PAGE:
|And I want to say something to the schoolchildren of America who were watching the live coverage of the shuttle’s take-off. I know it’s hard to understand, but sometimes painful things like this happen. It’s all part of the process of exploration and discovery. It’s all part of taking a chance and expanding man’s horizons. The future doesn’t belong to the fainthearted; it belongs to the brave. The Challenger crew was pulling us into the future, and we’ll continue to follow them.||
Reagan’s next sub-audience is the school children—an estimated five million—among whom are the students of Christa McAuliffe’s class and school. “Reagan momentarily adopts the tone of an empathizing parent which is tough to do while remaining ‘presidential’ but Reagan carries it well.”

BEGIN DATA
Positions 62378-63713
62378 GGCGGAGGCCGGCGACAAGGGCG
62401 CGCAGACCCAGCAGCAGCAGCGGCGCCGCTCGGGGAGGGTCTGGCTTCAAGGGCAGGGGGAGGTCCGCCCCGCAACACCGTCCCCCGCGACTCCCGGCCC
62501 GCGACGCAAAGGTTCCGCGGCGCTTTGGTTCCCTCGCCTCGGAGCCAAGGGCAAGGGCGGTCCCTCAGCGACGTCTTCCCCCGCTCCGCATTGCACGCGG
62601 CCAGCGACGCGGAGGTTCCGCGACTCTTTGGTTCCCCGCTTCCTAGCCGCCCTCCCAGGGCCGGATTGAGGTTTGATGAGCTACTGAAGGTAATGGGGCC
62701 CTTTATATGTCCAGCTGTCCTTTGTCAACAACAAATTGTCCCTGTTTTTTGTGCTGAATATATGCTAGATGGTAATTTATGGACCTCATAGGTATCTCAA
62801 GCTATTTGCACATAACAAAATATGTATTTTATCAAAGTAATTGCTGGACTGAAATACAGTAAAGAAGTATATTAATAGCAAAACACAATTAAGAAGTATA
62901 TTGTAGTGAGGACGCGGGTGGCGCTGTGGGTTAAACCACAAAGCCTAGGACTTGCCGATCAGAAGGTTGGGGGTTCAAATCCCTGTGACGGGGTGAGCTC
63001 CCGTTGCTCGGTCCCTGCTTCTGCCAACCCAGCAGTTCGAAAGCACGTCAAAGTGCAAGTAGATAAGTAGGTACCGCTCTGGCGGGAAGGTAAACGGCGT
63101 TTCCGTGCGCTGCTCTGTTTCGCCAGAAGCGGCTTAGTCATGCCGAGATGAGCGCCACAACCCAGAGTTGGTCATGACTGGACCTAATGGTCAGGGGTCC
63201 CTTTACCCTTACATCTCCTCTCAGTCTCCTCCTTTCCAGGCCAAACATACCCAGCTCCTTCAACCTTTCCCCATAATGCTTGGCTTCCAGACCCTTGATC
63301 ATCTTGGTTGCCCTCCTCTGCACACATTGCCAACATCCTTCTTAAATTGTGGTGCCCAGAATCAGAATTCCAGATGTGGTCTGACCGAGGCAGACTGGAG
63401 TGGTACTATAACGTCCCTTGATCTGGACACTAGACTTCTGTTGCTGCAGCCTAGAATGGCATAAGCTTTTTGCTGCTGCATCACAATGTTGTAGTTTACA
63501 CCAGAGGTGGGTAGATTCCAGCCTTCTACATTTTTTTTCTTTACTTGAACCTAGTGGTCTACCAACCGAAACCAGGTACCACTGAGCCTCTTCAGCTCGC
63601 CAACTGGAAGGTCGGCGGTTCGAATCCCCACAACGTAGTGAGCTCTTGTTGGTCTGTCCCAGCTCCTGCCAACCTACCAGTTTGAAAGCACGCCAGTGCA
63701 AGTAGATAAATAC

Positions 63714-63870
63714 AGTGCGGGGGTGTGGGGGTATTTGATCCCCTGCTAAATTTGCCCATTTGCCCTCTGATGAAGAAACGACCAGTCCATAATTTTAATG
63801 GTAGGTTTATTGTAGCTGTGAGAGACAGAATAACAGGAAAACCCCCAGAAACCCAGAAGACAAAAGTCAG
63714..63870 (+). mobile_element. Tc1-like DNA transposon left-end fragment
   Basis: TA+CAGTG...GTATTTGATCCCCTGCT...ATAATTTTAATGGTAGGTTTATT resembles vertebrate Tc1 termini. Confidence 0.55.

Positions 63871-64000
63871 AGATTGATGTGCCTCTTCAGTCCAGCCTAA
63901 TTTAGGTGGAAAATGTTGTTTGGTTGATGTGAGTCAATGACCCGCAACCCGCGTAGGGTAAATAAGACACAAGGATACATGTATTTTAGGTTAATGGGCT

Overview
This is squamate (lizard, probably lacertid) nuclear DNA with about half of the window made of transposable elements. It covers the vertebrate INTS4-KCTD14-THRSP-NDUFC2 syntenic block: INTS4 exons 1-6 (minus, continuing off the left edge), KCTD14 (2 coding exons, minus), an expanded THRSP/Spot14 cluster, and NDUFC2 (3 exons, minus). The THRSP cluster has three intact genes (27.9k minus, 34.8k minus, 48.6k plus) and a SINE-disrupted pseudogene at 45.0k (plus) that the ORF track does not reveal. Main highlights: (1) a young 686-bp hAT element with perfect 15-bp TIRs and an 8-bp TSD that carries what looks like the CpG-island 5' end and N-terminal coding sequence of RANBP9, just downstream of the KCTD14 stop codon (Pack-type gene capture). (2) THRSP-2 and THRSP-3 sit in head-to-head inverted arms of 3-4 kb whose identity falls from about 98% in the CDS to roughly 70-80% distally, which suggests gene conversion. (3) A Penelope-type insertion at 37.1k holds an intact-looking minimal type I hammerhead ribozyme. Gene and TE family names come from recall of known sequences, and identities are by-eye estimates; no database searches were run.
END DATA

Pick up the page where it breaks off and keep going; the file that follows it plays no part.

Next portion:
|I’ve always had great faith in and respect for our space program. And what happened today does nothing to diminish it. We don’t hide our space program. We don’t keep secrets and cover things up. We do it all up front and in public. That’s the way freedom is, and we wouldn’t change it for a minute.We’ll continue our quest in space. There will be more shuttle flights and more shuttle crews and, yes, more volunteers, more civilians, more teachers in space. Nothing ends here; our hopes and our journeys continue||
Here, Reagan the national eulogist hands off to Reagan the U.S. President. This passage contains the only political statement in the address and is targeted at the Soviet Union. He attacks the secrecy surrounding their failures which had irked American scientists who knew that shared knowledge was the best way to ensure the stability and safety of space programs.